So far in this series we have discussed the robust type system in C# and what kinds of primitive types can exist.
Sometimes we want to take an object and change its type; for example, take a value that was an
int and change it to a
double, or take a
float and turn it into a
long. We can do this in two ways: casting and conversion.
We can also take objects of type
string and attempt to change their value into a different type through parsing.
Project for this post: 3CastingAndConversion
Casting is taking an object and attempting to "force" it to change types. When a cast is attempted, if the value of the object is allowable in the new type, the object will be casted into an object of the specified type.
We cast a value by placing the targeted type in parentheses
() next to the value we want to cast.
C#'s compiler allows many different kinds of casting. For example, we can cast an
int to a
char to an
int, or a
float to a
Let's continue our C# in Simple Terms series with one of the basic parts of any line of code: the operators.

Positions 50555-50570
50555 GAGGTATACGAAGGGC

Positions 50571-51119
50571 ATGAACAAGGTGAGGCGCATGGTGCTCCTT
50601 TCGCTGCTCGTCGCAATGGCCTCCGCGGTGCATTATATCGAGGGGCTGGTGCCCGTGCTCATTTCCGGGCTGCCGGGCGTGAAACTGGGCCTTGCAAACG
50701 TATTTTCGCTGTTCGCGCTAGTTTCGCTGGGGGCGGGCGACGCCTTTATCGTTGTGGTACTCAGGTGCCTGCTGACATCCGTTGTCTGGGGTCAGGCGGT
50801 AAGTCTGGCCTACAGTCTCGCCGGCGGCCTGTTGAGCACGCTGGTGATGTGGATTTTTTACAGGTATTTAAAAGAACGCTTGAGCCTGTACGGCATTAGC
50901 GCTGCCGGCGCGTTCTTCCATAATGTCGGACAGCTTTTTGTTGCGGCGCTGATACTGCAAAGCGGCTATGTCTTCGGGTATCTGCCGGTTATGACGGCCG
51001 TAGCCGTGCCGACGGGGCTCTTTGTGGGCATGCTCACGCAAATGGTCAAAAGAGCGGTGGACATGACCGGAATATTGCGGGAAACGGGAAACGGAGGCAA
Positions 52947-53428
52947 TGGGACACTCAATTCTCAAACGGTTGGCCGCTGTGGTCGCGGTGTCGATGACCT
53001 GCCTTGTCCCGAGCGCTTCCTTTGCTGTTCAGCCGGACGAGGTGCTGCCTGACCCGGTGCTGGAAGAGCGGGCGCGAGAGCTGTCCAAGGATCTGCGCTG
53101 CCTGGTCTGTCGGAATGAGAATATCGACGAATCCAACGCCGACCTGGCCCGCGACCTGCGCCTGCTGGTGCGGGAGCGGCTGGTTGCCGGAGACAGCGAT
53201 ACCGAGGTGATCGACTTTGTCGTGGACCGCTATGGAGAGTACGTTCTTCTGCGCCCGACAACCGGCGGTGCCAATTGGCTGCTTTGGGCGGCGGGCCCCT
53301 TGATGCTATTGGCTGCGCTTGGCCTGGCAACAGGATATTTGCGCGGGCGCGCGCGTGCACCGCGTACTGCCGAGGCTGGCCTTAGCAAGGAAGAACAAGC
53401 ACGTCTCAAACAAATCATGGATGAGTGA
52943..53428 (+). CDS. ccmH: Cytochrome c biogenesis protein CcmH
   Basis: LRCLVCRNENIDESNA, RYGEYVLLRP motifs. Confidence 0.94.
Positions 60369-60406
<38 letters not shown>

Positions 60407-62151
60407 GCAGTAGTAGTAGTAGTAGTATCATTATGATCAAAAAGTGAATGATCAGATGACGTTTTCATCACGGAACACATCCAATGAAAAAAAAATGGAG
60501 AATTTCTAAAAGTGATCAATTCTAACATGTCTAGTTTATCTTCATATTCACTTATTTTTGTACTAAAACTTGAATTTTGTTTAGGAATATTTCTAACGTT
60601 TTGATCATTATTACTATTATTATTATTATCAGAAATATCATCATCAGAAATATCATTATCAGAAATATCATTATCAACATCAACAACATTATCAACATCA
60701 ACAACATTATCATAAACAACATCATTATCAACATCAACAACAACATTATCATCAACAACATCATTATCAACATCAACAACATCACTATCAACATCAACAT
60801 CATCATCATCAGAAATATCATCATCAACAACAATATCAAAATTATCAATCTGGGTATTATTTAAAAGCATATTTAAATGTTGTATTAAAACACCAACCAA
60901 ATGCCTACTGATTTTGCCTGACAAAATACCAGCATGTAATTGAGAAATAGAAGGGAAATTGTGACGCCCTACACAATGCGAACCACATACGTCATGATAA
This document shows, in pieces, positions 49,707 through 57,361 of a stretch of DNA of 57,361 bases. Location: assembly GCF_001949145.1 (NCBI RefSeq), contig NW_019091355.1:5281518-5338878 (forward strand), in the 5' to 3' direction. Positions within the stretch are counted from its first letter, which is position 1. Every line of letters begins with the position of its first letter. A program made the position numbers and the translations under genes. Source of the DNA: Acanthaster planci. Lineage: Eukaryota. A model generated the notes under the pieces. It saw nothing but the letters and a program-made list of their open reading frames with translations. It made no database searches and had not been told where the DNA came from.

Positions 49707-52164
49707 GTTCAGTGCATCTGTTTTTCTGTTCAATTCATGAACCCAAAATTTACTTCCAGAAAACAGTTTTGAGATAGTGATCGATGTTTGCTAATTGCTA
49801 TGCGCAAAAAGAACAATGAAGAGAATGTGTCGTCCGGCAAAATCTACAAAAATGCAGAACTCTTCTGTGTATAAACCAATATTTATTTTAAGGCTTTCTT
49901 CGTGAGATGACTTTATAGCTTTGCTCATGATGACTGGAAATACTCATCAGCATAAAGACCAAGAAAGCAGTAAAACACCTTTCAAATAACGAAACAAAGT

Now that we understand a little more about classes and previously learned the difference between value types and reference types, it's time to explore some more specialized C# types. In today's edition of C# in Simple Terms, let's explore two useful value types: structs and enums.
In the past, we have used mega-series to tackle big subjects such as design patterns, anti-patterns, and sorting algorithms. In this series, we're going back to basics to discover, learn, and teach the programming language we all know and love: C#!
In this article, the latest of our C# in Simple Terms series, we're going to discuss how to control the flow of execution in a C# program. This means we will answer the question, "how does the code know what to do next?"
C/C++ problems. If you are familiar with C/C++then you must have come across some unusual things and if you haven’t, then you are about to. The below codes are checked twice before adding, so feel free to share this article with your friends.